By The Hudsonian, Joshua Hudson
Every year, quarterbacks score more fantasy points than any other position. Every year, many fantasy owners take that to mean they should select a quarterback before any position. Every year, someone tries to make the case that taking a quarterback before anyone else is the right move.
Allow me to debunk those blasphemous opinions.
Yes, Aaron Rodgers was the number one scoring player in fantasy football this year. Care to wager by how much he edged out the next highest scoring player? 9.4 points. Oh, and that was a running back, David Johnson. The next highest scoring quarterback was Drew Brees, at 396.3 points.
The top 12 running backs all scored over 200 points. Those are all starter worthy. More than twice as many quarterbacks did that – 27 to be exact – and only 10 to 12 of them are starting in a league.
That’s what this boils down to. Value. You can find great value at the quarterback position deep into drafts. Matt Ryan is a prime example. He was a 13th round pick in the Skrip Club, and in some of my other drafts, he went undrafted. He finished the season 3rd amongst quarterbacks with 395.0 points. I certainly didn’t see Kirk Cousins repeating his 2015 success and he fell in some of my drafts as a result of similar thinking. He finished 5th. Dak Prescott went undrafted. He finished 6th. I can keep going but you get the point.
Then there were the quarterbacks who we all thought would be among the top quarterbacks in fantasy this season. Cam Newton comes to mind. Many predicted he would remain the best quarterback in fantasy with his ability to add yards via the ground. He struggled behind a suspect offensive line and finished 17th. Russell Wilson was another who many expected to repeat a great 2015 in 2016. He was banged up at the start of the season and didn’t recover on his way to a 15th place finish. Blake Bortles and Eli Manning were two others who failed to live up to their preseason hype.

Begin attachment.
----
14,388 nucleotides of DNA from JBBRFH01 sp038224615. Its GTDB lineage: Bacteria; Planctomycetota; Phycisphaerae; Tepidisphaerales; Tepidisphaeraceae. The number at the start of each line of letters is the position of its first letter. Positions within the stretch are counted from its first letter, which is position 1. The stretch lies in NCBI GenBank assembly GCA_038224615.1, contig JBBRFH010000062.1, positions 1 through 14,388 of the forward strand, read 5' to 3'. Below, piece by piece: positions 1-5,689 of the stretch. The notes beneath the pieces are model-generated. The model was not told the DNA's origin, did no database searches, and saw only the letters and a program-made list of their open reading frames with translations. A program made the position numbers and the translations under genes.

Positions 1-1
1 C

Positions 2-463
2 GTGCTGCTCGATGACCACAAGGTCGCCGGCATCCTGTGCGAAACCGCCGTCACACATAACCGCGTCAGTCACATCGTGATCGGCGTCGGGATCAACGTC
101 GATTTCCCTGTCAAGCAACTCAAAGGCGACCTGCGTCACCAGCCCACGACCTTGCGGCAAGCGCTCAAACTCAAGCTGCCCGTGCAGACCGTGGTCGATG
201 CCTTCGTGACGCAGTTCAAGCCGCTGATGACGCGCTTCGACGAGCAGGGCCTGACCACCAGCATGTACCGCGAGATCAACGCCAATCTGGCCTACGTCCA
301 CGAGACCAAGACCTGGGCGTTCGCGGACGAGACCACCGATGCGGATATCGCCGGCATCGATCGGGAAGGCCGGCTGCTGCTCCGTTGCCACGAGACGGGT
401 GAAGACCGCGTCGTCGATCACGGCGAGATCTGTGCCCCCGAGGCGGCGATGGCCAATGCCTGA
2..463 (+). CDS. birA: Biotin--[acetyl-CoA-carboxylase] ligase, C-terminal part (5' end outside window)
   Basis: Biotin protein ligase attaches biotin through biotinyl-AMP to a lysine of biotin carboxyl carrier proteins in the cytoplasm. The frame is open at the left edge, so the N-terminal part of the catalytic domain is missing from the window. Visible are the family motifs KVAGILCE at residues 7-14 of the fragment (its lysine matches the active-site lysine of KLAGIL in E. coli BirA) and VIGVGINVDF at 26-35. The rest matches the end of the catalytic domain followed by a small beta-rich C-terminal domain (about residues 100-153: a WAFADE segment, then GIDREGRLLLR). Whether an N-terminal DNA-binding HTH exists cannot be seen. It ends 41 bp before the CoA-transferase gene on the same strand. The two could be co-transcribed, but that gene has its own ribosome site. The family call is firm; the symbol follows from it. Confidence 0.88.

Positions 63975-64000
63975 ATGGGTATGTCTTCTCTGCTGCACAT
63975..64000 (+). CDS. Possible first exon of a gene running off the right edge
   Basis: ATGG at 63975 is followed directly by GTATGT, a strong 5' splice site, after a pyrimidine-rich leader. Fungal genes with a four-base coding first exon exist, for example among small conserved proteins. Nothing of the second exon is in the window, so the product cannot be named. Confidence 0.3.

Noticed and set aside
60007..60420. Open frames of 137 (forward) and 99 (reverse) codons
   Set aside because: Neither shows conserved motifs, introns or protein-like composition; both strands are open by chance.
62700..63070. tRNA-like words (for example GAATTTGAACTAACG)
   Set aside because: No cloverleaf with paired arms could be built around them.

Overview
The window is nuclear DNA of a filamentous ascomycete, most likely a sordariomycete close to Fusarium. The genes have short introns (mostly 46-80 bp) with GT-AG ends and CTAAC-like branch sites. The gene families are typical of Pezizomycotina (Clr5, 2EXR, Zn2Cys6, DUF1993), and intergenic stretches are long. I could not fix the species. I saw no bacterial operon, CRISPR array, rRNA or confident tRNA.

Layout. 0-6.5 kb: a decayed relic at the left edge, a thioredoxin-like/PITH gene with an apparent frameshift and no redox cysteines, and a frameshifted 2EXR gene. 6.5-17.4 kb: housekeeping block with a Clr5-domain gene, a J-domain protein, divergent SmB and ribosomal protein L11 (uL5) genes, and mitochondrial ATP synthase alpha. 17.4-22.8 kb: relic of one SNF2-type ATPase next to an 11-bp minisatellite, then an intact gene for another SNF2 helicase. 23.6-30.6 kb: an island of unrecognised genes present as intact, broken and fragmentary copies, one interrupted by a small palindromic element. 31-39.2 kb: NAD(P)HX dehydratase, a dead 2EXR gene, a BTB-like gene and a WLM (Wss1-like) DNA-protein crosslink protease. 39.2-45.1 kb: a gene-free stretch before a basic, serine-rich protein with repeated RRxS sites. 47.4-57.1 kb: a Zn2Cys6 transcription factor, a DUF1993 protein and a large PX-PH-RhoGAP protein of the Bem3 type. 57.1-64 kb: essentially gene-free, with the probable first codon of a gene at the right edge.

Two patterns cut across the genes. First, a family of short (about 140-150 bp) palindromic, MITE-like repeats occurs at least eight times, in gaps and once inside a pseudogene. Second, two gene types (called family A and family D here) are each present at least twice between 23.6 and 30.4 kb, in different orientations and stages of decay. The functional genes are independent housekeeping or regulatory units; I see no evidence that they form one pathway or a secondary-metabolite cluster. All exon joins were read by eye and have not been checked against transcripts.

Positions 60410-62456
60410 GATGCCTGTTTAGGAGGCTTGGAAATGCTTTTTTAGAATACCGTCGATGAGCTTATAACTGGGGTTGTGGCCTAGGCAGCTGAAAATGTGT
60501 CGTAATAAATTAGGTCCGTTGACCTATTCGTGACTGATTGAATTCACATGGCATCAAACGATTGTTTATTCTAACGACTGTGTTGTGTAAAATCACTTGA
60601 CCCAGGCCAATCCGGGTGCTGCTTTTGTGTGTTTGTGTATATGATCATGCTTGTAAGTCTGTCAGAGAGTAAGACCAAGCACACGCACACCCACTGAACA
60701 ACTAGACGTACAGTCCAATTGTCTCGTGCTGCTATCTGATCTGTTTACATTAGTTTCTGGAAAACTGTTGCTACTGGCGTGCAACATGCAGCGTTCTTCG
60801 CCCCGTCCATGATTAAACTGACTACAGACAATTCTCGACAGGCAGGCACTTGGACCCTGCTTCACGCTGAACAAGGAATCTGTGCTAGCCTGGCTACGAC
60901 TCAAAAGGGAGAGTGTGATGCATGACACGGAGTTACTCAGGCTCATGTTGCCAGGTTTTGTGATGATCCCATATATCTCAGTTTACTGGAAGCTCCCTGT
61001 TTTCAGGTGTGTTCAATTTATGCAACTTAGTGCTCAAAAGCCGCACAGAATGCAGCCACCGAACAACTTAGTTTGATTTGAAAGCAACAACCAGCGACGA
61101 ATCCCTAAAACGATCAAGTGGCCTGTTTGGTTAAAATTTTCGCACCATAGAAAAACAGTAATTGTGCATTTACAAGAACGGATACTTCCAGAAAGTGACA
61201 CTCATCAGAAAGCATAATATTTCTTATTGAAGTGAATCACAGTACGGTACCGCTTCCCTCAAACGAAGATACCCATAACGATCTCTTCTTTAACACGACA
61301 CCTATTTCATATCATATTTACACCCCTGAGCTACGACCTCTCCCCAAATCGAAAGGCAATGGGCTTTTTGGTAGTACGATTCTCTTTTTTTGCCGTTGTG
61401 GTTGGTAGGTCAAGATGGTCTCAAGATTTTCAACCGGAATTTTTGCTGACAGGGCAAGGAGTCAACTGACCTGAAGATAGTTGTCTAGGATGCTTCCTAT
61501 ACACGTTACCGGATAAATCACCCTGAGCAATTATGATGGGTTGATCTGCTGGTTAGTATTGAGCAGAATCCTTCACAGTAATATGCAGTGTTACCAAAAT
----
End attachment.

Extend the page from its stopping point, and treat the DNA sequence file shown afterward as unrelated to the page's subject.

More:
Unlike with other positions, if you swing and miss at quarterback, there’s more room for error. That logic alone should tell you that it’s okay to wait on the position. Keep that in mind going into your 2017 drafts. The best quarterbacks are likely to be Rodgers and Ryan, and the old guard of Brady and Brees. The latter two keep performing at high levels, but do you want to be the one who takes them in the first four rounds on the year they struggle, a la Peyton Manning in 2015?
In keeper leagues, sometimes it works out in your favor to take a quarterback early, especially if you got great value in high performing keepers. I did with Brees in the third round this year and it propelled me to a 2nd place finish. I look at situations like that as the exception to the rule though.
Here’s your takeaway going into 2017: wait on quarterbacks and load up at running back and wide receiver. That’s just smart drafting.
Below are how the QBs of 2016 finished. Scoring is from weeks 1-16 and scoring is in Club Fantasy format:
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